Abdulla, a strong character, comes across as inflexible a couple of times but redeems himself as a modern, religious Muslim. I really enjoyed his opening up to the world around, specially to Sangita and his adopted sister Luluwa.
 Hind - a tad selfish and Sangita are well etched, and I found myself amused when the Indian girl who advises her friend to play safe goes on her own adventure, risking everything.
The secondary characters of Luluwa and Hind's sister Noor, often two extremes were ones I found interesting. While I loved Sangita's brother - idealistic but lovable character Ravi, it was Grandfather Jassim and Hind's father - uncle Saod who were a revelation in sharp contrast to the other elders in the family.

Now for the nit picking -
In my opinion, Abdulla and Sangita's romance did not have the time to develop enough for her to burn all the bridges...it kind of ends up as an arranged marriage. But, then, they didn't fall in love at first sight and the author, to my delight, refrained from gushing descriptions of the protagonists beauty. A plus.
The Indians in the book, Sangita's parents came close to being caricatures.

The timeline was a bit confusing in some places.  A couple of dialogues were responses to an original action or comment that had been edited out. A revision if possible would enhance the book.

All in all, it was a pleasurable read and one of few romances I have truly enjoyed reading lately.
The book is well written, flows smoothly and the use of Arabic words in the story and the end notes are a nice addition.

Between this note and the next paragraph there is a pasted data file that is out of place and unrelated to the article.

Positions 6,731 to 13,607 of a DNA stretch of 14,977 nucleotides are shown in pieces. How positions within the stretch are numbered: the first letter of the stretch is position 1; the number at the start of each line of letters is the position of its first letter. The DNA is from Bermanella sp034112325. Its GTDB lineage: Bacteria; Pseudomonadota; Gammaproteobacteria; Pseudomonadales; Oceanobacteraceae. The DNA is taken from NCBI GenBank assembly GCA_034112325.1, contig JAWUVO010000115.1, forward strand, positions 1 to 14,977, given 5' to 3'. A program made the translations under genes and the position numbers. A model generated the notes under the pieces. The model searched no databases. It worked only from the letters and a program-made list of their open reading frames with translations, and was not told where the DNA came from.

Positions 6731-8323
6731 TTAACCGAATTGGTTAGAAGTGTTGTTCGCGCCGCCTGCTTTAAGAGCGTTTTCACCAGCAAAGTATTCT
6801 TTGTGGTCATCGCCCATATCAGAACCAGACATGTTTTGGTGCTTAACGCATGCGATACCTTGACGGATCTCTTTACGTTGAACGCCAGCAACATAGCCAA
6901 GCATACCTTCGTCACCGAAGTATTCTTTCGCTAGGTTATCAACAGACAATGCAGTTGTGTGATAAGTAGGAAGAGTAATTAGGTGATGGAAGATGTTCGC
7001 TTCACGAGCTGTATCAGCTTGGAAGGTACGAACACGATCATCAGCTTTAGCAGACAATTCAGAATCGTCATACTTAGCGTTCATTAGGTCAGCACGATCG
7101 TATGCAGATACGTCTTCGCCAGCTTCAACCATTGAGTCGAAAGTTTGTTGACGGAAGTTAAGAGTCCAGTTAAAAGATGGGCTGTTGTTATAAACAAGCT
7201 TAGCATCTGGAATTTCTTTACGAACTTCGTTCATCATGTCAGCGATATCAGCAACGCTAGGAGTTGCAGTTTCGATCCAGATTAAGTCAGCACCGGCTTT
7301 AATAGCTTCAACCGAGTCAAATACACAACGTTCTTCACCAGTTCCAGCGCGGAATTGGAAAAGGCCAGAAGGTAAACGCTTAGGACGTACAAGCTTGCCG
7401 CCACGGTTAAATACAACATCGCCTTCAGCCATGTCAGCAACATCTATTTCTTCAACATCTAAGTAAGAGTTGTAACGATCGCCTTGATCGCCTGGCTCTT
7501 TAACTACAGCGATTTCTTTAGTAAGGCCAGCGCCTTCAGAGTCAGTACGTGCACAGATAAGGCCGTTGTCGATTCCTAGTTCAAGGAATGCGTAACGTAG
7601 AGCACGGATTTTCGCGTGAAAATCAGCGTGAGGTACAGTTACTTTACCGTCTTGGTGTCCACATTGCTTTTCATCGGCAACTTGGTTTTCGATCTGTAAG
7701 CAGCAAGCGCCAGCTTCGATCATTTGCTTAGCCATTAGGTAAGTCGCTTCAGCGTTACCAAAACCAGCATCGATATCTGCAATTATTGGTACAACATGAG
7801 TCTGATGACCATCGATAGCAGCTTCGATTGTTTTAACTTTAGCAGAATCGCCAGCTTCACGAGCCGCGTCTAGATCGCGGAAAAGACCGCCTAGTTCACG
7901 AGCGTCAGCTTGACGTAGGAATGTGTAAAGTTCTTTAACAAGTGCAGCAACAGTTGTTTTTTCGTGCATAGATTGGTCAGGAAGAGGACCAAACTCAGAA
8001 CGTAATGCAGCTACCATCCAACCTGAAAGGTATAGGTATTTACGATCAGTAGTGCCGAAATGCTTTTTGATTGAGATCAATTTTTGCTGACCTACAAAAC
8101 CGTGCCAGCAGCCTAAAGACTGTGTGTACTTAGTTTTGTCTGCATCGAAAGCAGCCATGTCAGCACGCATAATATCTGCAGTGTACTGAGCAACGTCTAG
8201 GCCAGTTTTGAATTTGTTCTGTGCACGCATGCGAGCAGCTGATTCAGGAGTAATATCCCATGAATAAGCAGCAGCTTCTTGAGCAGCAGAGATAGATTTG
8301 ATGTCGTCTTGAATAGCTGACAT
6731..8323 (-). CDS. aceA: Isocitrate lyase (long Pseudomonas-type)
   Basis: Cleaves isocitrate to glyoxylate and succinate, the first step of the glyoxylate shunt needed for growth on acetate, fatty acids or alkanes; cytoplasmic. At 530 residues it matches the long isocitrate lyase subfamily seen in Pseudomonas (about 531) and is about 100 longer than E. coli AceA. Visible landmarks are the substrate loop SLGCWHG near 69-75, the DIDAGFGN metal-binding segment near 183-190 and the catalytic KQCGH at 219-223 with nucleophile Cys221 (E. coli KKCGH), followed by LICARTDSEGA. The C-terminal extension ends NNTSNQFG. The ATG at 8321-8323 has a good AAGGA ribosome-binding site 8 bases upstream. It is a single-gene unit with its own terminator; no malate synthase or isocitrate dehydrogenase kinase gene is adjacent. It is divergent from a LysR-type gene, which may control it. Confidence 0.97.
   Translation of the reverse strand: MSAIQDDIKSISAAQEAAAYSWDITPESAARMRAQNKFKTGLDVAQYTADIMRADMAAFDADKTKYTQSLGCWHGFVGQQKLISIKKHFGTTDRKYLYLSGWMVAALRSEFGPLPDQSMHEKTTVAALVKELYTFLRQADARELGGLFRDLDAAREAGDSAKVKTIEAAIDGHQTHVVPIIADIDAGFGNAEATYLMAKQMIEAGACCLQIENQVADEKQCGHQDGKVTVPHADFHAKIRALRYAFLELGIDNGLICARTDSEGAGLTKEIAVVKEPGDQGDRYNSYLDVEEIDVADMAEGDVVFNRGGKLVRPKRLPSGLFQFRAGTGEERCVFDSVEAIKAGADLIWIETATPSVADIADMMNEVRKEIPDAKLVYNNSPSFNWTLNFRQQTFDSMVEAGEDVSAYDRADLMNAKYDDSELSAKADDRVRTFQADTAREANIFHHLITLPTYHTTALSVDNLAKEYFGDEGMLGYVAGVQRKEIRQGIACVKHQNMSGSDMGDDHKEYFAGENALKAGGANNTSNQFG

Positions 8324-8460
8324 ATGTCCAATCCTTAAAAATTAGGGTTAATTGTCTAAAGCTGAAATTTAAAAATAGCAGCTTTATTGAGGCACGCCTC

I recommend this book to romance lovers, to those who enjoy realistic fiction set in the Asian and Arab world with ethnic characters, to generally anyone looking for a good book to immerse in.

I give this a 4 rating for simply being a good old fashioned romance story and a multicultural book.

Personal Disclaimer: This book was received for the purpose of review, hence the post in entirety is my basic impression after reading the book. It is not based on intervention by the author, publishing house or the blog review forum.
March 07, 2013

Time And Tide Wait Not For This One - IWSG

The first Wednesday of every month is officially Insecure Writer’s Support Group day for participating blog owners who may be professional or amateur writers. (All you need is the passion and output, published or not). Started by Alex Cavanaugh the author of the sci-fi space opera CassaStar and sequel CassaFire, it is a means for writers to talk about their fears big and small. It is also an opportunity to connect to other writers who may have conquered these or are sailing in the same insecure boat as you.

My insecurity is a simple one - a race against time that seems to move in just one direction - forward - atleast in our space dimensions. 
There are dozens of stories floating in my head with little time to capture them all. I don't quite know how others manage it, juggling so many different roles in life.

 I work from home, am single with limited social obligations/opportunities, and yet, I can't seem to find time to put together a small book. When I do make time for the stories that my heart longs to reveal, I end up with a blank page.

Do I deserve to be called a creative writer when I have hardly written in the last six months? Poetry has eloped from my mind garden with Dreamer. I see her sometimes, just a wisp of thin air that drifts away when I utter her name.

Is time alone to blame or is there a dark force at work that I am blissfully unaware of?
So many questions and fewer minutes to answer them.